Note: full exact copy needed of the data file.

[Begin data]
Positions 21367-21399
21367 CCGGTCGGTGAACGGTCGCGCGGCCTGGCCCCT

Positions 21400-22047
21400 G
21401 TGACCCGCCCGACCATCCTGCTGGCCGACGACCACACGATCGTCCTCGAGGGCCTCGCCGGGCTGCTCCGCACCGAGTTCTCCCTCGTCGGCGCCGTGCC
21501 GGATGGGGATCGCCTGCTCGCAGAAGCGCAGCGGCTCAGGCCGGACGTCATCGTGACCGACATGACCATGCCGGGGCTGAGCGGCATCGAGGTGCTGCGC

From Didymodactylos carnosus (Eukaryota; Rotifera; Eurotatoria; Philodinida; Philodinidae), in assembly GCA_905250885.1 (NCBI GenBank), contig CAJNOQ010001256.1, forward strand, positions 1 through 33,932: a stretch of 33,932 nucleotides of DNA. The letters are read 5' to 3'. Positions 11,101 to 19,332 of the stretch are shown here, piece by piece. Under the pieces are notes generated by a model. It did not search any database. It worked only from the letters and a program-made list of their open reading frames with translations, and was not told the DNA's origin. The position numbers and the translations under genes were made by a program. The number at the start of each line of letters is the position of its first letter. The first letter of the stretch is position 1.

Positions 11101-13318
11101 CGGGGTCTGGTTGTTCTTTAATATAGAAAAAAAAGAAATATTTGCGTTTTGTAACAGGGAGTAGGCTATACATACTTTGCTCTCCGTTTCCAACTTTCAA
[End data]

Positions 21367-21399
21367 CCGGTCGGTGAACGGTCGCGCGGCCTGGCCCCT

Positions 21400-22047
21400 G
21401 TGACCCGCCCGACCATCCTGCTGGCCGACGACCACACGATCGTCCTCGAGGGCCTCGCCGGGCTGCTCCGCACCGAGTTCTCCCTCGTCGGCGCCGTGCC
21501 GGATGGGGATCGCCTGCTCGCAGAAGCGCAGCGGCTCAGGCCGGACGTCATCGTGACCGACATGACCATGCCGGGGCTGAGCGGCATCGAGGTGCTGCGC

From Didymodactylos carnosus (Eukaryota; Rotifera; Eurotatoria; Philodinida; Philodinidae), in assembly GCA_905250885.1 (NCBI GenBank), contig CAJNOQ010001256.1, forward strand, positions 1 through 33,932: a stretch of 33,932 nucleotides of DNA. The letters are read 5' to 3'. Positions 11,101 to 19,332 of the stretch are shown here, piece by piece. Under the pieces are notes generated by a model. It did not search any database. It worked only from the letters and a program-made list of their open reading frames with translations, and was not told the DNA's origin. The position numbers and the translations under genes were made by a program. The number at the start of each line of letters is the position of its first letter. The first letter of the stretch is position 1.

Positions 11101-13318
11101 CGGGGTCTGGTTGTTCTTTAATATAGAAAAAAAAGAAATATTTGCGTTTTGTAACAGGGAGTAGGCTATACATACTTTGCTCTCCGTTTCCAACTTTCAA